In the interest of conservation, the Department of Water and Power is offering cash rebates to homeowners willing to replace their beloved lawns with drought tolerant landscaping. If this calls to mind some of the lovelier succulent and native plant gardens one sees in the swankier parts of town, that would be an understandable assumption. The Valley being the Valley, it’s a little different in practice.
An outfit called Turf Terminators is pocketing $3.75 per square foot for scraping turf, backing up a dump truck of gravel, dropping it without a weed barrier and planting a one gallon pot every six feet and calling it “landscaping”. This plague of ugliness is sweeping north from Oxnard Blvd., the unofficial demarcation line between good taste and tastelessness in the Valley.
Feral cats come and feral cats go. When they go, they stay gone.
Mr. Inscrutable joined the nightly scrum at the porch food bowl during the winter holidays and charmed his way into the bosomly embrace of Mrs. U. But he declined, despite entreaties, to cross the threshold into the household proper.
Mocking her desire for him, he sauntered back to the Crazy Cat Lady house, and there he remained in regal indifference.
Then he disappeared altogether, like so many before him.
Months later, he’s back…and looking unwell. Skeletal. Grimy. Missing tufts of fur. Hoarsely moaning for food.
A plate of pate was brought to him.
The mystery of where he had gone deepened as he gobbled. If his appetite was robust, he wasn’t suffering from one of those unmentionable feline maladies which can only be named by initials.
“I think he was stuck somewhere he couldn’t get out of and was only able to wriggle free after starving for weeks.” The where and why and how of such a scenario remained cryptic, yet it seemed as likely an explanation as any other.
He sleeps curled up in front of the door now. He rarely leaves our porch. He even head-butts for attention.
But he still doesn’t enter the house. It’s a cat thing.
“You need to stop writing right now and you need to put on your shoes and leash up the dog and we need to go to Highland Park right now and have a vegan donut.”
“Now, now? Or soon now?”
“Now. We have to celebrate my NEH grant.”
“Didn’t we already do that?”
“I want to re-celebrate. Justin loves this place.”
Just like that, my Sunday was shot.
Justin is one of Mrs. Upinthevalley’s vegan Yelp friends. When Justin comments, Mrs. U delights. I am dragged around town by another man’s whimsy.
The donuts were as promised: vegan, gluten-free (allegedly) and invaded the pleasure points of the mouth like the Marines taking Omaha Beach. The battle was bloody and brief, but decisive. Normally given to portion control, she emerged from the store with a box of three, and we dispatched them without restraint. Note the fingers of her right hand vainly clutching previously consumed remnants.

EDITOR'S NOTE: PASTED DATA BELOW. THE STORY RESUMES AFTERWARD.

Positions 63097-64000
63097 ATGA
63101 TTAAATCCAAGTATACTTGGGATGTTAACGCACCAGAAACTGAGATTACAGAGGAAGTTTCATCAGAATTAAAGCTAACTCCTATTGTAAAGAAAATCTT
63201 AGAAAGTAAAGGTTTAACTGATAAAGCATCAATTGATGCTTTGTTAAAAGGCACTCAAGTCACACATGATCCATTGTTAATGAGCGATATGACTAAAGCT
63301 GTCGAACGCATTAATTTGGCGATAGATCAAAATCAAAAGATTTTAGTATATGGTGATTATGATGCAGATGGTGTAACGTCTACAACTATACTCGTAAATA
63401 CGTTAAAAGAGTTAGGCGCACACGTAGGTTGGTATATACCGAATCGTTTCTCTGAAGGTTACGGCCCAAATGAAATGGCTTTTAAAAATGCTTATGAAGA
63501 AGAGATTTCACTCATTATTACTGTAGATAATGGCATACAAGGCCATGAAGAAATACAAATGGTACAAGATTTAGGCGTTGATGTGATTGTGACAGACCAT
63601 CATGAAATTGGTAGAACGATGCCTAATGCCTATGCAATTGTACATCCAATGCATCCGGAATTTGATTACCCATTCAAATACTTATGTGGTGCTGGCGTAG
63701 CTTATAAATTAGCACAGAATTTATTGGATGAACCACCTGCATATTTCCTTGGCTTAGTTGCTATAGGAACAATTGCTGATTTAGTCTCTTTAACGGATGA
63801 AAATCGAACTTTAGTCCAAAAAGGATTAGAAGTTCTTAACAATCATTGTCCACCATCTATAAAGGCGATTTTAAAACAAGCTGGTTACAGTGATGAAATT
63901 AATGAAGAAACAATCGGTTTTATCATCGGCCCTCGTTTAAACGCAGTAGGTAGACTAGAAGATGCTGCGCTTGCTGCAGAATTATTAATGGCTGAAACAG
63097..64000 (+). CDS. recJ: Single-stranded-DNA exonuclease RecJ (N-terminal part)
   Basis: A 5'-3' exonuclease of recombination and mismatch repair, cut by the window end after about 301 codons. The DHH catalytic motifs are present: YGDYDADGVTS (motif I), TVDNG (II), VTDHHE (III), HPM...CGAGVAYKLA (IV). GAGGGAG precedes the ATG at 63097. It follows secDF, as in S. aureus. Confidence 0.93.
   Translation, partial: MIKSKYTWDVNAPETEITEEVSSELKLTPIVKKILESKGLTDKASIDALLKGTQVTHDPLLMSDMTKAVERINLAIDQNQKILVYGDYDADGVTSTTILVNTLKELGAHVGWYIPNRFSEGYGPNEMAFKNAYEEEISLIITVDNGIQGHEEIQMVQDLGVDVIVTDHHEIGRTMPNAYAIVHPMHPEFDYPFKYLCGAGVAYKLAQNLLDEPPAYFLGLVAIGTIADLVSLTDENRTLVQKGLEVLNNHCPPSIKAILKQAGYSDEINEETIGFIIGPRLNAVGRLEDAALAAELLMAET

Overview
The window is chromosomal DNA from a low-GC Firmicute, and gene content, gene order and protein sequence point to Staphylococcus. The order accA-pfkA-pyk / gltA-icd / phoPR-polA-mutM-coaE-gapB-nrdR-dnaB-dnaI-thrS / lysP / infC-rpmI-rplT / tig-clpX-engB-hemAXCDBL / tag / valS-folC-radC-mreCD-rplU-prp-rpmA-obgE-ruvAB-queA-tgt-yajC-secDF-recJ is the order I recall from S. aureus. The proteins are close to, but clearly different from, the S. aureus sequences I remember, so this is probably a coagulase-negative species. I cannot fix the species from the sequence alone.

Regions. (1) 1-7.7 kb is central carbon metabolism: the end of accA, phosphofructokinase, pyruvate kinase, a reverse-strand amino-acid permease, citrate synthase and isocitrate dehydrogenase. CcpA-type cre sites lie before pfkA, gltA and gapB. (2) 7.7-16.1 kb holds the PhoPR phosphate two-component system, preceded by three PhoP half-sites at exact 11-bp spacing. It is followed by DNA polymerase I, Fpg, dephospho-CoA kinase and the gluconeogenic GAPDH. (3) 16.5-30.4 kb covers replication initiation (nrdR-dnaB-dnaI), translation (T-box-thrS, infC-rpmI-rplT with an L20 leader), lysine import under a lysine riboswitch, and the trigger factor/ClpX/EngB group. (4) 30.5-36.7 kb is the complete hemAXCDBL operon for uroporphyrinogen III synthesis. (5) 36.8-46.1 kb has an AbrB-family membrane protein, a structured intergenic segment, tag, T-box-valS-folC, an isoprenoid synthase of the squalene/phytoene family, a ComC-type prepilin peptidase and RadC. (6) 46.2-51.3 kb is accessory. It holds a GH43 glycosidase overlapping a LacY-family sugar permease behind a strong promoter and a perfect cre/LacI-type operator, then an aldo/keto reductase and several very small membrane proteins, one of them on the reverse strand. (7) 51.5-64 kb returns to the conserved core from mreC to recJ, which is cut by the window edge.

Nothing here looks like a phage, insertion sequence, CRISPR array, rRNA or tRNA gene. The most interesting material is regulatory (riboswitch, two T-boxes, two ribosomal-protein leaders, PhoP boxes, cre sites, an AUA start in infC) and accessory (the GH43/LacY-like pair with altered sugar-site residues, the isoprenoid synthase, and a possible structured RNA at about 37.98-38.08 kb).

We had reached the point in the afternoon where post-hypothalamic regret frequently sets in. Oft-heard phrases include: “That was disgusting,” “I hate myself,” and “I’m never eating (that) again.”
“Lets walk this off and get another. How many miles do you think that would take?”
Mrs. U, NEH-winner, master teacher, ModCloth brand representative, reduced in three donuts to a family car-pawning crackhead picking through the pipe residue for another hit.
So we set out on foot through Highland Park, a neighborhood we had once dismissed as too ghetto to buy a house in. Which in retrospect we must have gotten confused with Glassell Park. This side of Mt. Washington is another world. The comparisons to Van Nuys were dismaying to say the least. Let the self-loathing begin:
This picture says it all. Even the weed sprouting from the crack in the sidewalk isn’t really a weed, rather a pricey decorative grass of the type one sees fronting higher-end remodeling.
Guess what we didn’t see. Tagging. Swap meet stalls. Winos, methadone addicts and parolees.
The only thing standing between Van Nuys Blvd. and York Avenue is five years of civic leadership. Oh, wait…
Why even go there? Let’s resume our happy perambulation through Hipsterville East:
That’s more like it.
There is a town, due east of North Hollywood, where police leave their patrol cars on Friday evening to assist elderly people, frail and disoriented, across the street.
Coincidentally, it also still retains stores from another era, like Battery Hut, and Al Summerfield’s Train Shop. How such establishments manage to stay open on a commercial boulevard in this day and age, I have no idea. Well, actually I do. I could insert a number of snarky things about the political climate of the City of Los Angeles right here, but I’d rather leave you with this:
When we’ve lost the ability to share the public square together because so many of us want such radically incompatible things, something’s got to give. Apparently it’s the statuary.
I can’t help thinking they seem to know. Like Jessie the Cowgirl from Toy Story 2.
Then again, maybe the new owners of the house were just re-thinking the landscaping.
You know this isn’t going to last much longer, don’t you?
Mounting a GoPro camera on your personal falcon to fly around the Valley at tree-top level…obeying your commands, delivering messages, packages….sniffing out backyards, taking inventory of the City from a vertical perspective, that’s just too cool and/or creepy and/or empowering, depending on your view.
Soon, the people’s airspace will be subject to regulation. Everything ten feet off the ground will be a subsidiary of Google. The City will withdraw the air from the public domain. It’s only a matter of time.
There’s my snarky libertarian thought for springtime.